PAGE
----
Love not the world, neither the things that are in the world. If any man love the world, the love of the Father is not in him. For all that is in the world, the lust of the flesh and the lust of the eyes and the vain glory of life, is not of the Father, but is of the world. And the world passeth away, and the lust thereof: but he that doeth the will of God abideth for ever (1 John 2:15-17).
John has spent much time in 1 John exhorting Christians to walk in the light, avoid the darkness, and follow God’s commands (1 John 1-2). After specifically exhorting Christians at different levels of development, John turns to the matter of “the world.”
We must be careful when discussing “the world” in 1 John 2:15-17. “The world” here is not a description of the physical planet, that is, birds and rocks and trees and the like. Instead, John uses “the world” in contrast to Heaven or the ways of God. He defines that which is in “the world” in verse 16: the lust of the flesh, the lust of the eyes, and the vain glory of life. These are the corrupted impulses of fallen man, the distortion of the creation of God that was “very good” (Genesis 1:31). While the creation has been subjected to decay and futility (Romans 8:20-23), the creation itself is not sinful or depraved. Christians can and should appreciate God’s creation (cf. Romans 1:20).
Yet it is quite important for us to not love the world of which John speaks. This world, put simply, is the world of sin. All sin is somehow described in the three elements of 1 John 2:16: the lust of the eyes, the lust of the flesh, and the pride of life. It is interesting to note that John’s concern is in the mind; “the world” is discussed in terms of desires of the heart. John is not somehow denying that physical actions are sin– he makes it clear, as Jesus did previously, that actions simply represent the accomplishment of the intent of the heart/mind (cf. Matthew 15:16-20). No adultery is committed, drugs used, violence perpetrated, or anything else, without the idea first coming into the mind and then the desire to do so (cf. James 1:14-15).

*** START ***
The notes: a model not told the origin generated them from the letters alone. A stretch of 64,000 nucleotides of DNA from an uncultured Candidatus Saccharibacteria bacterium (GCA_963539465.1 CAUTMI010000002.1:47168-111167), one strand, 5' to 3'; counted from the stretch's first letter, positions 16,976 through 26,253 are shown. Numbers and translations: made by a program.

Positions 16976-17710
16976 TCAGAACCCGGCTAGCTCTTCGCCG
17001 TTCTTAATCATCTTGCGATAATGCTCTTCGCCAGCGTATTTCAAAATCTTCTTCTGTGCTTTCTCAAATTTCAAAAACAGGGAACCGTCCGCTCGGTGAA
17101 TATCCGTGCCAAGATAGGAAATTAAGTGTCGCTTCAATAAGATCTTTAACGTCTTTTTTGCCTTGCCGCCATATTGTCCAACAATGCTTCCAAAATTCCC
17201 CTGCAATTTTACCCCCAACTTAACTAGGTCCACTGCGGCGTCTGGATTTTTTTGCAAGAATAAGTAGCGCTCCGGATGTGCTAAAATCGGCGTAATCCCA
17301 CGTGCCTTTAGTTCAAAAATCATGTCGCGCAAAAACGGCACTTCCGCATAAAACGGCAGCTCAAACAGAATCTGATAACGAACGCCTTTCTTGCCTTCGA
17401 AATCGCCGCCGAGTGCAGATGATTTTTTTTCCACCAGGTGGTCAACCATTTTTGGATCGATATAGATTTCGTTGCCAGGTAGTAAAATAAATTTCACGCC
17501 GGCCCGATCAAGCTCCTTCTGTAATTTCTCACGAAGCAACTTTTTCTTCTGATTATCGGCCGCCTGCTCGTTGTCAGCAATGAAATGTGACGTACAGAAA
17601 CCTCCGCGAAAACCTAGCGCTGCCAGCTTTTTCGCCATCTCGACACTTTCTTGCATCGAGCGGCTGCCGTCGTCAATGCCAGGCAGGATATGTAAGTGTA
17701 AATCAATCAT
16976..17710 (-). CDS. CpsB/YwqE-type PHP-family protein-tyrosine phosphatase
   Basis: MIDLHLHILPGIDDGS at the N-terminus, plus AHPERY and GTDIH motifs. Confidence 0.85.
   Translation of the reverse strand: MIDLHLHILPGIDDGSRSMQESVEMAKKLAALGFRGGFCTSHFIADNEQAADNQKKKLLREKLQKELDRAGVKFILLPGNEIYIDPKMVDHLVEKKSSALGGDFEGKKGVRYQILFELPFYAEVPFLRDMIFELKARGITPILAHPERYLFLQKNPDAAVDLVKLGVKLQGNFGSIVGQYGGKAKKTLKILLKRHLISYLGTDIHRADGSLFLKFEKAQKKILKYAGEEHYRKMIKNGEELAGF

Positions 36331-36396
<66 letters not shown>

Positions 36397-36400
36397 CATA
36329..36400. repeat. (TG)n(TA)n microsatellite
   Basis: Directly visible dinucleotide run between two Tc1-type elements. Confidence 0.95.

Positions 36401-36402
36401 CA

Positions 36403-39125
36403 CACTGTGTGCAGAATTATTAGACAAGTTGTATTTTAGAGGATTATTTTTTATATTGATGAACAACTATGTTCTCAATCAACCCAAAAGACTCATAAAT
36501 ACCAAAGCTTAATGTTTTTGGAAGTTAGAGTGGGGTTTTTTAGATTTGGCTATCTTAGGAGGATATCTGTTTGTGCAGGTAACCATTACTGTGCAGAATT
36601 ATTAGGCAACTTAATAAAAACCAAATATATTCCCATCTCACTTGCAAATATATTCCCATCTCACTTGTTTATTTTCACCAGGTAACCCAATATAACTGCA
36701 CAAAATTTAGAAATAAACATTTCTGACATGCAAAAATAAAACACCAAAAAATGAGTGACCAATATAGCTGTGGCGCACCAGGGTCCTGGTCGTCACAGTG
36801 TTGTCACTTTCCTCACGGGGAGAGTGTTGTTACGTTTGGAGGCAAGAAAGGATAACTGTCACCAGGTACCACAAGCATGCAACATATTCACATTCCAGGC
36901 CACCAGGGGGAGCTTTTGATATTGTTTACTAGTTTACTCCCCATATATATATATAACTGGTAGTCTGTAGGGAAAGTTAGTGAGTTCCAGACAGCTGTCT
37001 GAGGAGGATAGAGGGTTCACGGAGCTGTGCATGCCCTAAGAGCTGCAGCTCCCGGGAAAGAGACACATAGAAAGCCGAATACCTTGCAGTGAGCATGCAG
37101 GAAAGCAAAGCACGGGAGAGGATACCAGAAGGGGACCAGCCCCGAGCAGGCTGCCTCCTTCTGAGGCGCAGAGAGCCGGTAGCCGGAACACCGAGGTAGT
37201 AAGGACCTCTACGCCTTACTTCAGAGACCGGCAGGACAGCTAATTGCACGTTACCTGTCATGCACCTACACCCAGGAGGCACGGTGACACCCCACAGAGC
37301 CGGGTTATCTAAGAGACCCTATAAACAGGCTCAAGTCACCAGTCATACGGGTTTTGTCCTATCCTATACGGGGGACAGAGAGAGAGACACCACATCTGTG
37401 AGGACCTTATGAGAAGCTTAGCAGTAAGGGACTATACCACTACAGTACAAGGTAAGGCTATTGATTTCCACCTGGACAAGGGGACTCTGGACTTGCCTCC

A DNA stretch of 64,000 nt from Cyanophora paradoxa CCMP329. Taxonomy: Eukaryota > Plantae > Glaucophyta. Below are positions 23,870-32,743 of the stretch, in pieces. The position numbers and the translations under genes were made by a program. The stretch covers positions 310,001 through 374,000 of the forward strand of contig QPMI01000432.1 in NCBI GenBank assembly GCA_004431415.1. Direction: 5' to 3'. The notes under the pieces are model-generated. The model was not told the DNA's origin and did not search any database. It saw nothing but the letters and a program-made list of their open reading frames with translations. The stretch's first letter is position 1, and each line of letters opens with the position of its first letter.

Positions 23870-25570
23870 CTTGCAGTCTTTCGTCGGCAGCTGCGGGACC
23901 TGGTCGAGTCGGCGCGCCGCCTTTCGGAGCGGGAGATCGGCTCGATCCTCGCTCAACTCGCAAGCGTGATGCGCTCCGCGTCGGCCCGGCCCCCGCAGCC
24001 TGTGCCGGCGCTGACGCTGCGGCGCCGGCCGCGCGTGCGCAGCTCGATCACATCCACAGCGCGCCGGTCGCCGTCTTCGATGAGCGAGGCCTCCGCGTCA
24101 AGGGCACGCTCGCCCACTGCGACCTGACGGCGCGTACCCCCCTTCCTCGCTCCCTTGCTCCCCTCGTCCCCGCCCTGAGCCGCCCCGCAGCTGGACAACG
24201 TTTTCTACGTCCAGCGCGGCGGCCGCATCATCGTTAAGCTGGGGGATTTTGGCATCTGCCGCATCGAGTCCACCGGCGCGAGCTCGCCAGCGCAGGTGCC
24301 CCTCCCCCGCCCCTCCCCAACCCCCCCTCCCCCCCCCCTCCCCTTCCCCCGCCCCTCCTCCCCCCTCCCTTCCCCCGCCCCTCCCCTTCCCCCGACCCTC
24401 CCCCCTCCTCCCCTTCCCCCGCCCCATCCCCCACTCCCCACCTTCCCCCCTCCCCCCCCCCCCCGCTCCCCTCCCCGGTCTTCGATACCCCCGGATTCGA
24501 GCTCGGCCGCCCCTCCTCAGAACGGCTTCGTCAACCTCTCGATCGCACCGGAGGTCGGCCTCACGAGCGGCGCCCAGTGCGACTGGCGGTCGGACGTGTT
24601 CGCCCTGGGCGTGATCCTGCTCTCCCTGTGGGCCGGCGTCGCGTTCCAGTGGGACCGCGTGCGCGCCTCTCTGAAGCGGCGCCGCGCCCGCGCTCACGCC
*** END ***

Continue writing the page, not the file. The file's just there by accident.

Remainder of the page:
All three elements are also manifest in Eve’s first sin: she saw that the tree was good for food (lust of the flesh), that it was a delight to the eyes (lust of the eyes), and it was desired to make one wise (pride of life; Genesis 3:6). This is hardly unintentional. Eve’s choice, and the choice made by all conscious humans at some point, is to choose the lusts of life over the way of God.
John also makes it quite clear that there can be no compromise between the world and God. If one loves the world, the love of the Father is not in them (1 John 2:15). Jesus indicated that a man could not serve both God and Mammon (Matthew 6:24), and James makes it clear that friendship with the world is enmity toward God (James 4:4). We must choose which we will serve (cf. Romans 6:17-19)!
That choice must be informed by eternal considerations. As John makes clear, the world and its lusts are passing away (1 John 2:17). Peter vividly describes the ultimate fate of the world by fire in 2 Peter 3:9-10. How tragic it is to consider how much effort is currently being expended for things that are destined for purging! If people really understood how all physical things require purgation by fire, would they really keep striving after wind? Even though it may not always be easy, and the temptation to follow after the world is strong, let us love God and seek after that which leads to eternal life!
Ethan R. Longhenry